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Ombudsman sends file to the police over weapon find

By Annamay McNally

The Police Ombudsman's Office has sent a file to the PSNI for consideration following the controversial discovery of a gun and ammunition near Dungannon.

The Ombudsman's involvement - which relates to the find at a house which was undergoing renovation work at Tamnamore last June - was prompted after police initially denied anything of that nature had been found.

A spokesperson for the Police Ombudsman's Office said: "We can confirm that a file has gone to the PSNI for their consideration in relation to this case. However, it would be inappropriate at this stage for us to comment on the outcome of our investigation."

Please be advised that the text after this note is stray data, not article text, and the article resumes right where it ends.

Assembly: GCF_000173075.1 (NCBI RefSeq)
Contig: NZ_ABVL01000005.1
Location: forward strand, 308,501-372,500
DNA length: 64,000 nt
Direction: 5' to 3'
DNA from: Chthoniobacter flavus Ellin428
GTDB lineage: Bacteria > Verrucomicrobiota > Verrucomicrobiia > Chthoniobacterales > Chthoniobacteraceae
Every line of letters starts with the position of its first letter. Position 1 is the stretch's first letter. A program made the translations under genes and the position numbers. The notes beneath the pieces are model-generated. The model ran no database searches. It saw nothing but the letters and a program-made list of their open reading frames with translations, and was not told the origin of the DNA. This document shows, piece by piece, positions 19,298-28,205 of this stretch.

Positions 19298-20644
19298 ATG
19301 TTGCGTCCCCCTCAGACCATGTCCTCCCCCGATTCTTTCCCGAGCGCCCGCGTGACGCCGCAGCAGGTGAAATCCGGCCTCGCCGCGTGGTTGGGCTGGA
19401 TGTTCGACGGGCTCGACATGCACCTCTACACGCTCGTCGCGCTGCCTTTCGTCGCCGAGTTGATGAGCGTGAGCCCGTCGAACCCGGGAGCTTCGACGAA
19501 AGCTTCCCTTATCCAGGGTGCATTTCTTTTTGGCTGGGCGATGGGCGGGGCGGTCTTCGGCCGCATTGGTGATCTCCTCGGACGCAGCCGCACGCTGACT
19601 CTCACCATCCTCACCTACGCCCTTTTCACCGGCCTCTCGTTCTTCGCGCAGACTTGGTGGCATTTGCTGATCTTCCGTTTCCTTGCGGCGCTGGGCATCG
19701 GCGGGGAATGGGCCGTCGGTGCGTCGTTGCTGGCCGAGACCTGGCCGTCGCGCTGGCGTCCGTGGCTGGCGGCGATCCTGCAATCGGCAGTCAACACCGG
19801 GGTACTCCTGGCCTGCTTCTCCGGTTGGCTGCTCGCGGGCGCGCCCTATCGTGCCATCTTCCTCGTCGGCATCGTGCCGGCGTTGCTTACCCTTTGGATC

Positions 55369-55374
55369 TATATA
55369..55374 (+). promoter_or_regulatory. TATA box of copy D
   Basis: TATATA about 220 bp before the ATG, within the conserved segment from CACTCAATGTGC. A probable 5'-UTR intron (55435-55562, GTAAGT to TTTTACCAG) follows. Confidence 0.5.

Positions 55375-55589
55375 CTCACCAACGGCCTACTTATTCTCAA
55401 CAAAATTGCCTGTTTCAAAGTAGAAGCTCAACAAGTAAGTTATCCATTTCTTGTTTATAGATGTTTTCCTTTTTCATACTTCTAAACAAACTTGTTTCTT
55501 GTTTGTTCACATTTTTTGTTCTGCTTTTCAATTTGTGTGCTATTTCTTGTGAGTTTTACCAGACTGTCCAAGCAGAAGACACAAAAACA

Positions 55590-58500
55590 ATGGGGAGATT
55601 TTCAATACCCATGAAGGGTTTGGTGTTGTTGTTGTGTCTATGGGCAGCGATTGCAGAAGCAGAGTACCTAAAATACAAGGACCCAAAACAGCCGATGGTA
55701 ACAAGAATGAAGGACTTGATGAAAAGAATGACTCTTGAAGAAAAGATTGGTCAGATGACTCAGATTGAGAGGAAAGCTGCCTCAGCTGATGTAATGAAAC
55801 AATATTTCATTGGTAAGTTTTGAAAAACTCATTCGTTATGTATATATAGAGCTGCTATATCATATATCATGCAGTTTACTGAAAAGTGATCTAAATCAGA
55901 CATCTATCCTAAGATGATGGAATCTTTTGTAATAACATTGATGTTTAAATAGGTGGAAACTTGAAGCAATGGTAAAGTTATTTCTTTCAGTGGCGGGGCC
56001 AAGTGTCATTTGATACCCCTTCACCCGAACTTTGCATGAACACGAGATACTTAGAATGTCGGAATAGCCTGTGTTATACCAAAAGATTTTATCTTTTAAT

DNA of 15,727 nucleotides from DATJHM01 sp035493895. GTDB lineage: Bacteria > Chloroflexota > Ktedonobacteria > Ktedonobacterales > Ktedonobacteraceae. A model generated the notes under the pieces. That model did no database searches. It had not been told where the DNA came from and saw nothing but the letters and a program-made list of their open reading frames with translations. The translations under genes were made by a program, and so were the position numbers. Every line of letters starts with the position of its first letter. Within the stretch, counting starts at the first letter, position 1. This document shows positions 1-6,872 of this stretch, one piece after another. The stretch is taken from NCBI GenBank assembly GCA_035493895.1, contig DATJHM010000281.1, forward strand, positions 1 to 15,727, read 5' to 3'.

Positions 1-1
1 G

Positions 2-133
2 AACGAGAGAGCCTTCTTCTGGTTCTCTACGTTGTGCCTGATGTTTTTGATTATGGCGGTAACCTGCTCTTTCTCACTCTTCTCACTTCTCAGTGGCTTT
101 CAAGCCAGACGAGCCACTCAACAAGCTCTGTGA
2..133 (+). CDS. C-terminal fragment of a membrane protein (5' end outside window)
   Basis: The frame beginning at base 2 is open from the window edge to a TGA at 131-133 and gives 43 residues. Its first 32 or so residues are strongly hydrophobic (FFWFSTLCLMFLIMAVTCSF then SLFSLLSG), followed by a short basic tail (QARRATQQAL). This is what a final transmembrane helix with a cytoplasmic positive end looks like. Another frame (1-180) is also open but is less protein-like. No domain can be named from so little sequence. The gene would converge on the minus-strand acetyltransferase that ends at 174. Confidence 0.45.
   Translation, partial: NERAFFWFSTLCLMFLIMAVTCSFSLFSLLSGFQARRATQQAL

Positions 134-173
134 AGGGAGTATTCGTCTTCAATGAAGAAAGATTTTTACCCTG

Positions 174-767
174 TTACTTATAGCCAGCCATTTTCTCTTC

After media enquiries at the time of the find, the PSNI subsequently confirmed that the gun, which is understood to be of some vintage, had been "handed in to police on June 21, 2016, along with some assorted ammunition".

A PSNI spokesperson said the weapon was "in a very poor condition" and would be expedited for re-examination to establish if it could be linked to any historical incidents.

Police had said there was "no investigative need" to issue the information proactively.

The case prompted calls from victims' campaigners and politicians for transparency around the discovery of the weapon in an area of Co Tyrone which witnessed several attacks by the UVF's notorious Glenanne Gang during the Troubles.

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